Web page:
Tag Archives: ASUS ROG SWIFT PG27UQ

NVIDIA G-SYNC HDR Technology Explained!

NVIDIA G-SYNC HDR Technology Explained!

NVIDIA has been talking about the G-SYNC HDR technology for more than a year now. But now, they are finally ready to deliver the promise with actual G-SYNC HDR monitors! So here is a refresher’s course on NVIDIA G-SYNC HDR!

 

NVIDIA G-SYNC HDR Explained

NVIDIA G-SYNC HDR adds HDR (High Dynamic Range) capability to G-SYNC, which is a variable refresh rate technology that delivers smooth, tear-free gaming experience, when used with an NVIDIA GeForce graphics card.

Higher Brightness

NVIDIA G-SYNC HDR displays will have greatly increased brightness, with the ability to express deep saturated colours at a high brightness level. They will have the ability to produce at least 1000 nits of peak brightness, with support for the HDR10 format.

Greater Contrast

NVIDIA G-SYNC HDR displays will have a full array direct backlight, with at least 384 local dimming zones. This allows them to product contrast ratios of over 10,000:1. Traditional LCD panels with a global dimming backlight, in contrast, can only deliver contrast ratios of 1000:1 to 2000:1.

[adrotate group=”2″]

Wider Colour Gamut

The traditional sRGB colour space covers only about 35% of the colours the human eye can perceive. Hence, NVIDIA G-SYNC HDR displays will support the DCI-P3 colour space that offers 26% greater coverage of the visual spectrum than sRGB.

High Refresh Rate

NVIDIA G-SYNC HDR displays will support a high refresh rate using DisplayPort 1.4 with the High.Bit Rate 3 (HBR3) link. They will have the ability to display 4K at 144 Hz, instead of the usual 60 Hz for traditional 4K monitors.

 

The First G-SYNC HDR Displays

At the NVIDIA Computex 2018 press conference, and the follow-up GeForce tech briefing, NVIDIA showed off the first two G-SYNC HDR displays. They are both 27″ displays with what appears to be the same panel and key specifications. They both have a full array direct backlight, with 384 local dimming zones.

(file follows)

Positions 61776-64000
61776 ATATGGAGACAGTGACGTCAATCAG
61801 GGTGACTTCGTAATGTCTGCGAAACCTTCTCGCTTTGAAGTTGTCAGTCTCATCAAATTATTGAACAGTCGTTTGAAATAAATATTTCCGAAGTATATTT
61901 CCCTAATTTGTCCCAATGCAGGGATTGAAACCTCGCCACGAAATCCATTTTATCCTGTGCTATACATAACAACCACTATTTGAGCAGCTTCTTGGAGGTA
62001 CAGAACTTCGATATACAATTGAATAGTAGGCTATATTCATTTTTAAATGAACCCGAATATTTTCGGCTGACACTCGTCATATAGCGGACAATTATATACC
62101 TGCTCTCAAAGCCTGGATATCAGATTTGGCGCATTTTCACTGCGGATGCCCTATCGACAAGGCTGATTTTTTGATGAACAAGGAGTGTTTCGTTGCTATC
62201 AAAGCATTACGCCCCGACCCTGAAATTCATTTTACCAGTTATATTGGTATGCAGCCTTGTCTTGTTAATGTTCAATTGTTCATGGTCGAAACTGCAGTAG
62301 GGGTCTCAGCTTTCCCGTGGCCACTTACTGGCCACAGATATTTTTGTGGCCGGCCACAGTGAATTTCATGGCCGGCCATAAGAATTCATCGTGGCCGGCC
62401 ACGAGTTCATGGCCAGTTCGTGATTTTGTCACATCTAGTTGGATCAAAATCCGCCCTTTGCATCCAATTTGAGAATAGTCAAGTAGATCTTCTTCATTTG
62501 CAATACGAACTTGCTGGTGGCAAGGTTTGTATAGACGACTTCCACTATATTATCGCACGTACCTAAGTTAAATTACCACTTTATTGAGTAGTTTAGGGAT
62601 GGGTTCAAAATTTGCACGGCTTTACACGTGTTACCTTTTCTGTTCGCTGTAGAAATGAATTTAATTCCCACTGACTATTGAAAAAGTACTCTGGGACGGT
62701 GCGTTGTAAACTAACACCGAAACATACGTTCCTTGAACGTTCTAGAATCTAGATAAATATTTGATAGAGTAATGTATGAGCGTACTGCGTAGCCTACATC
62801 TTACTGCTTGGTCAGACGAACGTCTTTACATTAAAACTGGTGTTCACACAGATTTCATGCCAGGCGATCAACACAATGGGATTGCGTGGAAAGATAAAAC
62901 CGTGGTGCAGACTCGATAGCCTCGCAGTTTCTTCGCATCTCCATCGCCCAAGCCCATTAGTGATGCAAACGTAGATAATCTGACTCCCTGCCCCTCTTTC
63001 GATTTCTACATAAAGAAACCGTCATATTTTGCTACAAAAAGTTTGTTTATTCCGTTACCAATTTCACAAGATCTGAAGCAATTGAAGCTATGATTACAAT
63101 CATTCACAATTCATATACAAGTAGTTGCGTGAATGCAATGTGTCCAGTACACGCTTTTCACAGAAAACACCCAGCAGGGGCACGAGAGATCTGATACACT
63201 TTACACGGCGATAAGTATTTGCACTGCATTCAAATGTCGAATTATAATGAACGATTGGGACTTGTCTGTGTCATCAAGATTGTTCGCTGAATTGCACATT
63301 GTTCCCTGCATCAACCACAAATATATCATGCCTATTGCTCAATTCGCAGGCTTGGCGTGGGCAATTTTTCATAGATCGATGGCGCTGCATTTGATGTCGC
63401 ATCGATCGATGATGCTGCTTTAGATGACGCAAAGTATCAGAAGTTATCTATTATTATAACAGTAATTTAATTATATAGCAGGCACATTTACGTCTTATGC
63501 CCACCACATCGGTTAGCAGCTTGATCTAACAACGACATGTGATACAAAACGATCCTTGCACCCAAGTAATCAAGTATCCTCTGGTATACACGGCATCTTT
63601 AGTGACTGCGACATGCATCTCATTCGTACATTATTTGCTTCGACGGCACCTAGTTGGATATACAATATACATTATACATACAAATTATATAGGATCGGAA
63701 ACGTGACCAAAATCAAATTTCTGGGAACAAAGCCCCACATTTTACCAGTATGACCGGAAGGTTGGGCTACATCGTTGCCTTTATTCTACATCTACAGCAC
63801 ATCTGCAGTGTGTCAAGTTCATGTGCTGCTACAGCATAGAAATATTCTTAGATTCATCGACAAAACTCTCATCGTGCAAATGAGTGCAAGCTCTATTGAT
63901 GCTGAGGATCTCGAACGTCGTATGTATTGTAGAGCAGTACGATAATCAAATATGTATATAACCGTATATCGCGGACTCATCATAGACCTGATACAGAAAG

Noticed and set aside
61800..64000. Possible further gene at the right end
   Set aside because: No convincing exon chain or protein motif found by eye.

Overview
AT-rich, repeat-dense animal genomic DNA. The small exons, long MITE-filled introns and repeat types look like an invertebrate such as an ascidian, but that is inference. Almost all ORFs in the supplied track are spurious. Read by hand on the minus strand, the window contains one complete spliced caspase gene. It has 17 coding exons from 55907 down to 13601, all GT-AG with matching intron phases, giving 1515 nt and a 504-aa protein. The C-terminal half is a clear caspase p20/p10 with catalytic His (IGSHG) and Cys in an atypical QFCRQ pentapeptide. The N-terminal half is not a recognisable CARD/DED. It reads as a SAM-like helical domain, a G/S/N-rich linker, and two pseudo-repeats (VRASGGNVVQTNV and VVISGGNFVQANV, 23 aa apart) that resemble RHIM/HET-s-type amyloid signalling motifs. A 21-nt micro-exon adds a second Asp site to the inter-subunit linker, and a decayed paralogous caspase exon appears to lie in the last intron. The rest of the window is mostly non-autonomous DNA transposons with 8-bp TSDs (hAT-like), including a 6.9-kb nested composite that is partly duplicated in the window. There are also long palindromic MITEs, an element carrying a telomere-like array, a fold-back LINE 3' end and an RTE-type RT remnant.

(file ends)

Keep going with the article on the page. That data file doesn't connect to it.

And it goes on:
Acer Predator X27

The Acer Predator X27 (Price Check) is a 27″ 4K HDR display with a 144 Hz IPS panel, with a GTG (grey-to-grey) response time of 4 ms. It has a launch price of US$ 1,999.

ASUS ROG Swift PG27UQ

The ASUS ROG Swift PG27UQ is a very similar 27″ 4K HDR display with a 144 Hz IPS panel, with a GTG (grey-to-grey) response time of 4 ms. It has a 1000 nits peak brightness level, and a HDR contrast ratio of up to 50,000:1.

Go Back To > Computer Hardware + Systems | Home

 

Support Tech ARP!

If you like our work, you can help support our work by visiting our sponsors, participating in the Tech ARP Forums, or even donating to our fund. Any help you can render is greatly appreciated!


NVIDIA Computex 2018 – GeForce Updates + Demos

Right after the NVIDIA Computex 2018 press conference, they gave us a private briefing on the latest GeForce updates, as well as demos of real-time ray tracing with NVIDIA DGX Station, the NVIDIA Big Format Gaming Display (BFGD), and NVIDIA G-SYNC HDR.

Again, if you are looking for news on NVIDIA Turing, we will have to disappoint you. As NVIDIA CEO Jensen Huang mentioned in his Q&A session, “it’s a long time from now” before Ampere is released. Still, there are a number of interesting GeForce-related technologies to check out…

 

NVIDIA Computex 2018 GeForce Updates

The session kicked off with a 34-minute long briefing on the latest GeForce updates.

Here’s a summary of the key points :

  • Since the latest Intel Coffee Lake mobile CPUs were introduced, there are now 85 new gaming laptops with GeForce GTX GPUs.
  • A year after NVIDIA Max-Q was introduced, there are now 25 laptop models built from ground-up with Max-Q design in mind.[adrotate group=”2″]
  • The Hunt Effect – increasing brightness increases the perceived colourfulness.
  • The Stevens Effect – increasing brightness increases apparent spatial resolution.
  • sRGB and DCI-P3 cannot display all of the colours in nature (represented by Pointer’s Gamut). Ultimately, the best possible colour gamut is Rec. 2020.
  • The first two NVIDIA G-SYNC HDR monitors are the Acer Predator X27 and the ASUS ROG SWIFT PG27UQ, and feature 4K HDR panels with a refresh rate of 120 Hz, that can be overclocked to 144 Hz.
  • Both G-SYNC HDR monitors have a panel with 384-zone full-array direct backlight capable of 1000 nits brightness, with a DCI-P3 colour gamut with Quantum Dots.

 

NVIDIA G-SYNC HDR Demo + Comparison

Here is a demo and comparison of the Acer Predator X27 G-SYNC HDR monitor, with a “regular” Acer Predator XP1 G-SYNC monitor.

 

Real-Time Ray Tracing On NVIDIA DGX Station

NVIDIA also showed off real-time ray tracing on an NVIDIA DGX Station.

 

The NVIDIA BFGD (Big Format Gaming Display)

We also had the opportunity to check out the 65″ NVIDIA Big Format Gaming Display, which also features G-SYNC HDR.

Go Back To > Computer Hardware + Systems | Home

 

Support Tech ARP!

If you like our work, you can help support our work by visiting our sponsors, participating in the Tech ARP Forums, or even donating to our fund. Any help you can render is greatly appreciated!